The late spring hall exhibit, Preserve / Subvert, was curated by MU intern Rachel Trout as the culminating project of her time at Sager Braudis. The show can be seen as an all-female complement to the main gallery exhibit, and features work by Marie Gardeski, Gin O’Keefe, Hannah Reeves, and Mia Weiner. Each of the artists was included with consideration of her suggestive use of contour line, color palette, and negative space. While visually cohesive on a formal basis, it is important to consider how each artist utilizes these formal elements to participate in conversation distinct to her research.
Hannah Reeves, Sager Braudis Gallery Director and featured artist, received her MFA from MU in 2008. Reeves explores nostalgia with “two minds” on the matter; she arrives at the work from a nostalgic position, but remains critical of the tendency to preserve throughout her process. She utilizes the history associated with the works’ materiality to guide the viewer to a conversation they are familiar with, but creates another dimension to the work with unexpected tension. We can recognize this intentional perspectival shift in her Tess of the d'Urbervilles series, wherein each beautifully rendered decorative painting is interrupted with a central figure that the artist appropriated from a Victorian death portrait.
Mia Weiner received her MFA from MICA in 2013. Weiner uses embroidery to have conversations regarding intimacy, memory, and the body. Like Reeves, Weiner’s work investigates memory and nostalgia with a critical counterpoint. While the subject matter in Weiner’s work is typically sentimental and figural, the portraits take on an unsettling but evocative presence. Weiner’s lace and embroidered works acknowledge the weight of the history these materials are related to. As Weiner distinguishes in her artist statement, the embroidered image establishes a specific degree of intention. Both Reeves and Weiner are distinctly highlighting how the use of – and history of – materials relates to the content of the work.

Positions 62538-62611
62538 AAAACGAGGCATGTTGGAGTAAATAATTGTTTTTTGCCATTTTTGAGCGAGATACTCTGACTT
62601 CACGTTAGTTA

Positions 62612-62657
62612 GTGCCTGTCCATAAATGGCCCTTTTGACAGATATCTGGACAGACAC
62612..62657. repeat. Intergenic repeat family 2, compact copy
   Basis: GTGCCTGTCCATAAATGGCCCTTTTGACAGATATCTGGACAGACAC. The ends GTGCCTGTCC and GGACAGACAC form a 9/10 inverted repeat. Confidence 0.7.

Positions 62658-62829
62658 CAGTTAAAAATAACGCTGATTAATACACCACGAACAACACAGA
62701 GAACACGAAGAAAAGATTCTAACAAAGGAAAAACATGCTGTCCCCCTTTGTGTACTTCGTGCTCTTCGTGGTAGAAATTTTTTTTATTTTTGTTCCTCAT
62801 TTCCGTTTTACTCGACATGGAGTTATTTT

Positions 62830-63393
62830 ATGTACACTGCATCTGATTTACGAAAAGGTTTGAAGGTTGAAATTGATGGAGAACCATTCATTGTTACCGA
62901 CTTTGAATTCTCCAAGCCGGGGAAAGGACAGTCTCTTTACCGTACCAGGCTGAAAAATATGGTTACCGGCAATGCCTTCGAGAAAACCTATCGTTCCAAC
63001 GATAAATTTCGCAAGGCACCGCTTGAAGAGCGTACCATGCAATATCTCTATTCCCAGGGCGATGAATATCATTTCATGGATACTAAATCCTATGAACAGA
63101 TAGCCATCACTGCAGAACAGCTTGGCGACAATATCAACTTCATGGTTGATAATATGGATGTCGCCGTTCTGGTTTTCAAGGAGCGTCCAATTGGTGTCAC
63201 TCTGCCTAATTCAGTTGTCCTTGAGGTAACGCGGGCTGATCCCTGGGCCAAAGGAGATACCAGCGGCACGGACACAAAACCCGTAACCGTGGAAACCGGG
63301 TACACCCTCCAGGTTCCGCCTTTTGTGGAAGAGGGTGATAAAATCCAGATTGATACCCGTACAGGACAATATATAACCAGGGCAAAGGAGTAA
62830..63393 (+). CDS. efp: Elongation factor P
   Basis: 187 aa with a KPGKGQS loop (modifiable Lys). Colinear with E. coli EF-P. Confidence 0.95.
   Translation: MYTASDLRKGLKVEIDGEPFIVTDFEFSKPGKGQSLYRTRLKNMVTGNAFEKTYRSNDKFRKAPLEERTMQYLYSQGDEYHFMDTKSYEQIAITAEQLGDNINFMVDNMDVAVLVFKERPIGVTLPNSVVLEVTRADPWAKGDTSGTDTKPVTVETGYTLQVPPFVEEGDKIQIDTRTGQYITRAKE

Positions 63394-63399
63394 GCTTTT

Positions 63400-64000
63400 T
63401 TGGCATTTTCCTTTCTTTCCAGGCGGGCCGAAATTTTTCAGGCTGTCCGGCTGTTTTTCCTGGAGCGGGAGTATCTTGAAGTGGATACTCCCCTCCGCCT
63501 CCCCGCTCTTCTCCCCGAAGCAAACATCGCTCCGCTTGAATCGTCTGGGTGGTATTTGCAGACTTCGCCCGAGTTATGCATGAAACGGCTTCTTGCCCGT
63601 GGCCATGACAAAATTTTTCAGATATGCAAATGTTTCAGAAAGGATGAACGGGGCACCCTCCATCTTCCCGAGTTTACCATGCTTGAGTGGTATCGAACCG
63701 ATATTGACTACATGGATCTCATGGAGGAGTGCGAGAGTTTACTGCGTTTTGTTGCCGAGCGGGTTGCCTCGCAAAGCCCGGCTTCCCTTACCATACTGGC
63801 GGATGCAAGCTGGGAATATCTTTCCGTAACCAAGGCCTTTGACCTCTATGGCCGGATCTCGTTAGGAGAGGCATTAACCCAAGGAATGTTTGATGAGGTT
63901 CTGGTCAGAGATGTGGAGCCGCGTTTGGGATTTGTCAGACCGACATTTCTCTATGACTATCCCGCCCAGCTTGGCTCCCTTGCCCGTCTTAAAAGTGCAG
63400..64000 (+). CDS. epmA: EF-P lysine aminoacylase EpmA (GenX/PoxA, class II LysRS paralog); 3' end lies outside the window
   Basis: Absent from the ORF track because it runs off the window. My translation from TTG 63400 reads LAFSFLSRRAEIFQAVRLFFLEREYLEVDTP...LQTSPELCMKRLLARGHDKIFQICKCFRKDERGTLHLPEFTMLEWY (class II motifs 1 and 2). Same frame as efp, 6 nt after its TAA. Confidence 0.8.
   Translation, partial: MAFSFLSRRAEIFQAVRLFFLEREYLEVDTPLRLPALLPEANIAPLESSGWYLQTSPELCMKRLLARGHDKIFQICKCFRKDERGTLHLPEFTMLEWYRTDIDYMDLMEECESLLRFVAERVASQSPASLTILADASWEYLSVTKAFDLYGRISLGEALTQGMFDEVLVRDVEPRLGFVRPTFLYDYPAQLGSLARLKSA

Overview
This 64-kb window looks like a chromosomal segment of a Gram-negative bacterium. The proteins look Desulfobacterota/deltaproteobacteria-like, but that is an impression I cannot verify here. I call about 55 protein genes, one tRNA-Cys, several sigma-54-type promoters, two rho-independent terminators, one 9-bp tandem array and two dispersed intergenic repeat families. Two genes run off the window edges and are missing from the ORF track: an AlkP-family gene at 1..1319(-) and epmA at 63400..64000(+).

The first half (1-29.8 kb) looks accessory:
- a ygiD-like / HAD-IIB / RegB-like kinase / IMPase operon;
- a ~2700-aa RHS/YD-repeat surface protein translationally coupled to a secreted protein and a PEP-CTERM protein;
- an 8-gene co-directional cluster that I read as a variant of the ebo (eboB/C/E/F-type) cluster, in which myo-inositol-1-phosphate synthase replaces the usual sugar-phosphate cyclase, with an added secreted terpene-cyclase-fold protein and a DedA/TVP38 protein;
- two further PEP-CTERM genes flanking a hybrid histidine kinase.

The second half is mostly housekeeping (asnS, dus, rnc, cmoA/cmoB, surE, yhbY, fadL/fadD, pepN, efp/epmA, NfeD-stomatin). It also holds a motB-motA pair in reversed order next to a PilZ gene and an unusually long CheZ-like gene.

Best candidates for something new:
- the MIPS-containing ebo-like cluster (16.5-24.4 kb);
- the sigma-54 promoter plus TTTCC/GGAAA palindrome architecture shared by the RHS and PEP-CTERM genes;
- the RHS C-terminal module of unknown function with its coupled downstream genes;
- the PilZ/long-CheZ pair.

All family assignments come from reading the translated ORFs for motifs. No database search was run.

Tradition, in basketry, has a long affiliation with the gender roles of women. Gin O’Keefe’s academic training began in an institution where she learned classical basket making craft, and she then completed her MFA at MU in 2015. Her practice has evolved into one that undermines the process’ long-established feminine tradition with her brutalist ceramic sculpture. Her use of clay adjusts the context of her basket-like forms away from the gender politics of traditional basketry, allowing her forms to embody more nuance.
Marie Gardeski completed her MFA at Cranbrook Academy of Art. Through traditional methods of drawing and painting, Gardeski achieves a visual language that transcends her subjects' initial sweetness. She utilizes her skills to create sentimental scenes in order to engage viewer, but eventually, the subject matter deviates from their commencing charm and introduces a space that Gardeski describes as an “unmistakable sadness.”
Usually working from ideas regarding memory or tradition, these artists all establish a counterpoint to their subject matter to create a place of tension. The role of the artist in each of these works is to interrupt these sweet scenes to challenge the language historically associated with women’s work.
This exhibit will be up in the hall gallery at Sager Braudis throughout May, and will be celebrated on First Friday, May 5, from 6 - 9 PM, with some of the artists attending.